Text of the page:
Dayna Patterson’s first collection, If Mother Braids a Waterfall (Signature Books, 2020), was released around the same time COVID struck the U.S. She’s been trying to publicize the book while not feeling like a jerk all of the time. She is also the founding editor of Psaltery & Lyre, an online literary journal dedicated to publishing literature at the intersection of faith and doubt. More at daynapatterson.com.

[Ed. note: Dayna Patterson will read from If Mother Braids a Waterfall as part of the 2020 Utah Humanities Book Festival on Tuesday, October 13, 2020, 7:00pm Mountain / 6:00pm Pacific. The reading is free but registration is required.]

. . . . .

Photo of Jain Temple ceiling ornament, Ranakpur, Rajasthan, India, by Shakti

Author photo by Mariana Patterson

amidst it all, remembering

September 11, 2020

remembering: other Septembers

September 1, 1939 ~ September 11, 2001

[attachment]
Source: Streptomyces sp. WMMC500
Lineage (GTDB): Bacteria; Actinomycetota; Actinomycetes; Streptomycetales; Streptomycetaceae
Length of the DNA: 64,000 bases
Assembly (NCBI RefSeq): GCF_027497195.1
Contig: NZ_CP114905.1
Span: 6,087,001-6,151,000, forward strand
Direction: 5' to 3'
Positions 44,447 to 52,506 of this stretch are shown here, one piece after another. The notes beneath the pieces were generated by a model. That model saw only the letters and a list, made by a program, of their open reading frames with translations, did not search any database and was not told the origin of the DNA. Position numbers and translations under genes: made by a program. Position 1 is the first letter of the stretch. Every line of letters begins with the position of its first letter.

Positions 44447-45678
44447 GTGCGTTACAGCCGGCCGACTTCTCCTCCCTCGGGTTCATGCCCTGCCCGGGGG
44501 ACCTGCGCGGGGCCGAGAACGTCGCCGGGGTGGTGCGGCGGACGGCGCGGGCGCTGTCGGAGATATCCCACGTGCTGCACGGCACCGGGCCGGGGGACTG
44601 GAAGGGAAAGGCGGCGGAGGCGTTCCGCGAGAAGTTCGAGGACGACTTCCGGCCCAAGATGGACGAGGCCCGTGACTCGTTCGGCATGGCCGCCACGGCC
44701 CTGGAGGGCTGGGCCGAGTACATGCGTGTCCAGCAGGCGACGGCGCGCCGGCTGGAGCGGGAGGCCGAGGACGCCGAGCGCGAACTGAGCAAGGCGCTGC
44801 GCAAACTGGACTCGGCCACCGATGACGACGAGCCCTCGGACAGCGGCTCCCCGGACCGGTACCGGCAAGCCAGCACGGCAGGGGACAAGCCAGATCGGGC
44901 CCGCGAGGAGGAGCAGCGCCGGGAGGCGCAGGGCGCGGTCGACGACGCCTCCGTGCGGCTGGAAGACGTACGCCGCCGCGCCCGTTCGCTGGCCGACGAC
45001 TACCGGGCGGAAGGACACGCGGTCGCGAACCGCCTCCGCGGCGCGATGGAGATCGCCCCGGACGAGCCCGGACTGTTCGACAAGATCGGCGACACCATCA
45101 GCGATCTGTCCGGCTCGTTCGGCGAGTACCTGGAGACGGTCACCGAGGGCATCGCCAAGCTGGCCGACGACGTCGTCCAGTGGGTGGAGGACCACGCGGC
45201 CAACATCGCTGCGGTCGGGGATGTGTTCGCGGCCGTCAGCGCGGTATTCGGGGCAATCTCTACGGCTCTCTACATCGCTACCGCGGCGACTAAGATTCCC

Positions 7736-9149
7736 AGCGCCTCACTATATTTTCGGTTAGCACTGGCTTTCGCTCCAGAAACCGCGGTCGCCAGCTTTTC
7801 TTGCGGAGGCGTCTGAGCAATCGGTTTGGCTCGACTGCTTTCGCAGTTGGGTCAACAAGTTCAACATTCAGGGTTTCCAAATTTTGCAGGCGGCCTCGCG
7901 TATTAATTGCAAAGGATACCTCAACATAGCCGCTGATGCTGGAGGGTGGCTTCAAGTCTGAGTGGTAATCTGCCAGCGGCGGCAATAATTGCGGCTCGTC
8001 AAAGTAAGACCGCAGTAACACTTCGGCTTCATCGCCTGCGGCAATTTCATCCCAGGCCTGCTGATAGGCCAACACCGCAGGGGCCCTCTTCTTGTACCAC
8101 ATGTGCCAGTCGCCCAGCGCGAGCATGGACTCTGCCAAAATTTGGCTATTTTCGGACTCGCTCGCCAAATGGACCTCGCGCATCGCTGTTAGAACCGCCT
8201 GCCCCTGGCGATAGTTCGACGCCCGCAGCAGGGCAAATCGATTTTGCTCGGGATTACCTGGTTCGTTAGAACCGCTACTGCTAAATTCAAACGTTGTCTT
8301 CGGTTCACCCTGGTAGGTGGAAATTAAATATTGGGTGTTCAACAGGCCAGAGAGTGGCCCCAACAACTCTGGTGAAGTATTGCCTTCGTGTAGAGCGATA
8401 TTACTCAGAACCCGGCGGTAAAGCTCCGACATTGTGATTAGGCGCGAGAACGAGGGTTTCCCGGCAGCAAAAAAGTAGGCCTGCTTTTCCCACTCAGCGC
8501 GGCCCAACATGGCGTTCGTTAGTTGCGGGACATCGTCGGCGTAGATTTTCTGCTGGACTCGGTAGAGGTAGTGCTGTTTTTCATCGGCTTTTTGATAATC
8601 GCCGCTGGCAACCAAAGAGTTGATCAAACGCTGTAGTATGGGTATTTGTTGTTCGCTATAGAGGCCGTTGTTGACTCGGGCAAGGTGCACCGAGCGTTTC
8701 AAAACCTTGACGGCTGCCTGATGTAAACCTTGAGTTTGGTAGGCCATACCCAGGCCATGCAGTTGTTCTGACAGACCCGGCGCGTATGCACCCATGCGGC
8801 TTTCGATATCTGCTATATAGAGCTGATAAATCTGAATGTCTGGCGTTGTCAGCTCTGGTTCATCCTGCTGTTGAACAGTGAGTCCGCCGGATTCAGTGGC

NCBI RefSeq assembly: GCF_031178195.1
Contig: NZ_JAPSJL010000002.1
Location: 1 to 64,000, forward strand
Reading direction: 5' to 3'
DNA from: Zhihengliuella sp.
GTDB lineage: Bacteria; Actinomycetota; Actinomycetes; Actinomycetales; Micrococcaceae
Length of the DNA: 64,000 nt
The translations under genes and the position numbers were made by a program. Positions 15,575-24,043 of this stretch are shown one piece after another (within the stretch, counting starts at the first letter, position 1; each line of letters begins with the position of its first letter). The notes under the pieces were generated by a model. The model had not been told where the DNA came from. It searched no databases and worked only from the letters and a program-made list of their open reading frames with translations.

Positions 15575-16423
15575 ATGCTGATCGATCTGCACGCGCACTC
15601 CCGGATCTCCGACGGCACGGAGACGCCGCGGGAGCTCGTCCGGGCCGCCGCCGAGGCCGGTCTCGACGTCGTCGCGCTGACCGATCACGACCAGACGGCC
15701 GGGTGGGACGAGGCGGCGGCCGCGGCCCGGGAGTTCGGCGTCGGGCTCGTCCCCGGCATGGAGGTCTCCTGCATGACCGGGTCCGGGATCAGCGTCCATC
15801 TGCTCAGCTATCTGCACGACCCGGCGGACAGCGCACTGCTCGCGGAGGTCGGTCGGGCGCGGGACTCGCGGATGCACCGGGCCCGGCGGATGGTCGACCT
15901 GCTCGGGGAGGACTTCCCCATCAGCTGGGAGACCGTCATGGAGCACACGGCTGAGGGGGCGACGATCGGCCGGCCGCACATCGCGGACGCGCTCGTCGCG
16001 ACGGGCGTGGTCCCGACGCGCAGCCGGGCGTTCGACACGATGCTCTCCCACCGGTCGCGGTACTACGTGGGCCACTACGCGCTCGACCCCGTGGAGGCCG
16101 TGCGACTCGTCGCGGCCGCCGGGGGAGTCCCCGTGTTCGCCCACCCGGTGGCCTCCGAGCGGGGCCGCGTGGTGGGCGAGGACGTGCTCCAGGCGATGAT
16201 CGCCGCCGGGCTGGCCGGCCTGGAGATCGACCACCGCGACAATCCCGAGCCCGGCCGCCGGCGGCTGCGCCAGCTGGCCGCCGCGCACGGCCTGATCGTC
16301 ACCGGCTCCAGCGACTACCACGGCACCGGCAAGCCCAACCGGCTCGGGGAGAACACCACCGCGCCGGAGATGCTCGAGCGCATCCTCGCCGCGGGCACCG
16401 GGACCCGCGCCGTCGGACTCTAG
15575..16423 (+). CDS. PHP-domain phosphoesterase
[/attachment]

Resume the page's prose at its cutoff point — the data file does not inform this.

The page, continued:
poem W.H. Auden ~ collage j.i. kleinberg

 

Dear reader,

July 6, 2020

In response to a question you didn’t ask, maybe because you’re too polite to inquire about a magpie mind, I will say yes, it is getting more challenging to find fuel to feed the furnace of daily posting during a pandemic.

Today, I started thinking about all of the plein air typewriter poets who earn a few bucks poeming on demand at festivals and farmers markets, now out of work. That line of thought led me to the wonderful oz.Typewriter, Robert Messenger’s act of love and obsession since 2011. Here you’ll find the mechanics, history, and lore of typewriters, richly illustrated and somewhat magpie-ish, too, from Canberra, Australia.